Visualization is fundamental to success in any sport for all athletes. Whether the sport is golf, baseball, football, soccer, hockey, basketball or any one of the Olympic sports; the process of visualizing requires a thorough grasp of how strong mental skills improve performance. For example, hitting a baseball has been described as being one, if not, the hardest things to do when you consider that the distance from the back of home plate to the front of the rubber on the pitcher’s mound is 60’6”, and the pitcher is throwing the baseball at you somewhere between 75 and 100 mph, with most around 90 mph. While you contemplate this, once the baseball leaves the pitchers hand, he does not actually know where the ball will wind up although he is throwing at the catcher’s mitt; his target. The batter stands at home plate and must pick up the ball as soon as he sees it leave the pitchers hand. At this point the batter’s ability to hit the baseball comes down to how well he visualizes the ball coming at him at a very fast speed, closing in on the batter at say 90 mph which equals 132 feet per second and takes only 0.458 seconds  to reach home plate.

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In that span of time, the batter must pick up the baseball leaving the pitcher’s hand, and follow it as it comes towards home plate, and swing his bat making connection for a hit.  Major leaguers have an average bat speed of 70 to 85 mph and an exit speed; the speed at which the ball leaves the bat, of little more than a 100 mph. The old axiom “you can’t hit what you can’t see” is very real. However, it is not that a ball player can’t actually see the ball coming at him, rather it is that has difficulty in picking up the baseball in a way that he can actually visualize where the ball is headed in order to determine if his swing will connect with the ball.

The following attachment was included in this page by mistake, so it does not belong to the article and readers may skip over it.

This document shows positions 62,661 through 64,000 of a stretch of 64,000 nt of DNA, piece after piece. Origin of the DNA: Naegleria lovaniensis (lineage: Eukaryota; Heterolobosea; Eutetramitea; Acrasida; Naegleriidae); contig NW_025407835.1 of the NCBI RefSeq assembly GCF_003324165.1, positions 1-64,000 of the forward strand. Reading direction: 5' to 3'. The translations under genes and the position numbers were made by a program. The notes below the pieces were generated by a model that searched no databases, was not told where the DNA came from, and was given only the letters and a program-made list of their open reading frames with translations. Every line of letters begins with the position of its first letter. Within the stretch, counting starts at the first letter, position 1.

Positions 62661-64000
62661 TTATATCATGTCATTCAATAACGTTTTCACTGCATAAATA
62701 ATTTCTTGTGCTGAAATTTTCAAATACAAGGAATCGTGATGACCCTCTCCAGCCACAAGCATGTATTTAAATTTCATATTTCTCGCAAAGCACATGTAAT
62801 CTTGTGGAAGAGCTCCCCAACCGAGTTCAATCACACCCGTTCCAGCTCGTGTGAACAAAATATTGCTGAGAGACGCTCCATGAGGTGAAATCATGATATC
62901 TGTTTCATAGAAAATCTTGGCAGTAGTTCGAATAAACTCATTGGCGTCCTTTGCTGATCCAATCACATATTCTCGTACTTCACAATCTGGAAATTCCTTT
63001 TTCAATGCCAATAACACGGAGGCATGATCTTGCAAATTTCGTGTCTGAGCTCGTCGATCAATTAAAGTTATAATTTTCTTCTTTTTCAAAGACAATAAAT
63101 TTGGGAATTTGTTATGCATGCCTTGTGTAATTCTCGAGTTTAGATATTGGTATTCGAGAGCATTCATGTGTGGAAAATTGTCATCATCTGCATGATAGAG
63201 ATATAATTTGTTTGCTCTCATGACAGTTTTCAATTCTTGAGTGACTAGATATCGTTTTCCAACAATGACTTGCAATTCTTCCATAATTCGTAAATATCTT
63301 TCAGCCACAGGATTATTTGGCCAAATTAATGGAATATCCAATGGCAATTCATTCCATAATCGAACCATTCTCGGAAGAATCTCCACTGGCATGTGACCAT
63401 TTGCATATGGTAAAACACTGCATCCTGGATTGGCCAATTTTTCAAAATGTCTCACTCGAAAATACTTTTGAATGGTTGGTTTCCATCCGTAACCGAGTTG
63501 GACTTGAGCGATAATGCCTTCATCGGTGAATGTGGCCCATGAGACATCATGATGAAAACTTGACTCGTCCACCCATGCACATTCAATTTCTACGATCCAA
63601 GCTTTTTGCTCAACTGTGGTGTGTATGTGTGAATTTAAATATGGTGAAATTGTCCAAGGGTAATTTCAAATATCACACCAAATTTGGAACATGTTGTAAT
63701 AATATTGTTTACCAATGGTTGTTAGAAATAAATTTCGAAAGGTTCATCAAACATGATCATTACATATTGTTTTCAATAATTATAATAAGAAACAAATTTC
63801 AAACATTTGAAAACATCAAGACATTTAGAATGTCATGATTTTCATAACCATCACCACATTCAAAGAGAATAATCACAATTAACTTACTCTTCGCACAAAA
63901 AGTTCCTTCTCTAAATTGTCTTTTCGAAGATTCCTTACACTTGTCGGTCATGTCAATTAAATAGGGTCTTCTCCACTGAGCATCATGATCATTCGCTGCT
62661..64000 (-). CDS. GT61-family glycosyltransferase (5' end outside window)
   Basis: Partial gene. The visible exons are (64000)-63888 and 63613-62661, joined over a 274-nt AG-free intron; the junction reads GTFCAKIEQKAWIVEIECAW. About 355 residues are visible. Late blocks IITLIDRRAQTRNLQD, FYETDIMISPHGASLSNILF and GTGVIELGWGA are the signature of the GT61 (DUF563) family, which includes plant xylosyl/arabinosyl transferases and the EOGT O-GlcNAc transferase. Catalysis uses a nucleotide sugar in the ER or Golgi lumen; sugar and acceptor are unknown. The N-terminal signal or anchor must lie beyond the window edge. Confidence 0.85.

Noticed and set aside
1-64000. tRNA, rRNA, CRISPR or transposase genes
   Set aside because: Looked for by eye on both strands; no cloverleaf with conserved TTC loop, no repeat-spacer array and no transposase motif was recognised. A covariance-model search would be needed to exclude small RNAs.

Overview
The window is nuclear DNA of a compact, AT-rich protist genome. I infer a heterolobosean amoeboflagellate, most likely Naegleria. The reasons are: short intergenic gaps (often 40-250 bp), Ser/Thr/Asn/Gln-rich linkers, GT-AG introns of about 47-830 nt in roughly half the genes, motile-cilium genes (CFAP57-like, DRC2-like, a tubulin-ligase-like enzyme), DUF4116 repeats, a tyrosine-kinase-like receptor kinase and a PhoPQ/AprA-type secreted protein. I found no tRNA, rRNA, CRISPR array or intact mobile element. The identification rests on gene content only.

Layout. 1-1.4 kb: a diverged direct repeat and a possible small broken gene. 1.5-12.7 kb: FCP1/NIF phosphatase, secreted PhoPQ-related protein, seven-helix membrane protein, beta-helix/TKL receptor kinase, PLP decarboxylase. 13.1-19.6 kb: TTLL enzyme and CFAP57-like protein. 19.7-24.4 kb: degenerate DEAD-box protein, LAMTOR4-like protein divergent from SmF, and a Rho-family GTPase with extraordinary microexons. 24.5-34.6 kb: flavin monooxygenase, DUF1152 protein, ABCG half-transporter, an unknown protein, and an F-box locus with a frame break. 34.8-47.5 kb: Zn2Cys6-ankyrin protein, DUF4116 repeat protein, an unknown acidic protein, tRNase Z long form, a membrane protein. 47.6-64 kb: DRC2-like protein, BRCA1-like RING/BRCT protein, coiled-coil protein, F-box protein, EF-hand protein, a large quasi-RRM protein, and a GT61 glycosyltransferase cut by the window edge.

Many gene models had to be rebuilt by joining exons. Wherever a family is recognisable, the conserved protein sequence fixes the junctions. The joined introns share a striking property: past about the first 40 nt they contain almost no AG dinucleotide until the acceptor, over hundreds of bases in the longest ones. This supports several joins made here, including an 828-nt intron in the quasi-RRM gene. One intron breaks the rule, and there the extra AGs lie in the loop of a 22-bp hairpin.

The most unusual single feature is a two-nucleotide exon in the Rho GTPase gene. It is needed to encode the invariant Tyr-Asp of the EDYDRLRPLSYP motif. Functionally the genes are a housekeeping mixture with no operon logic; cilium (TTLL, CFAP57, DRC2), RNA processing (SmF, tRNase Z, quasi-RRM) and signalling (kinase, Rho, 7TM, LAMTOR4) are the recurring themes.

Visualization is one of the essential mental skills, along with goal setting, motivation, imagery, focus and concentration that comprise mental toughness.   Hanson (2006) defines mental toughness as the ability to consistently play at or near your best regardless of circumstances based on perspective and mental skills.  Perspective is the way an athlete looks at his game, situation, and preparation which affects his attitude. And attitude will affect the athlete’s ability to visualize.  A method that has been used effectively in baseball to overcome visualization issues at the plate involves the following steps:

  1. Pre-game preparation: practice hitting the baseball at various speeds, with different pitches, concentrating on swing mechanics
  2. Approach the game with positive self-talk, and a hitting strategy
  3. Envision hitting the ball through imagery; visualizing the ball leaving the pitchers hand and the bat meeting the ball for a clean hit
  4. Focus on the pitcher, clearing the mind of distractions
  5. Concentration, close your mind to everything accept hitting the baseball
  6. Stand firmly at the plate with the confidence of an effortless swing
  7. Breathe deeply and calmly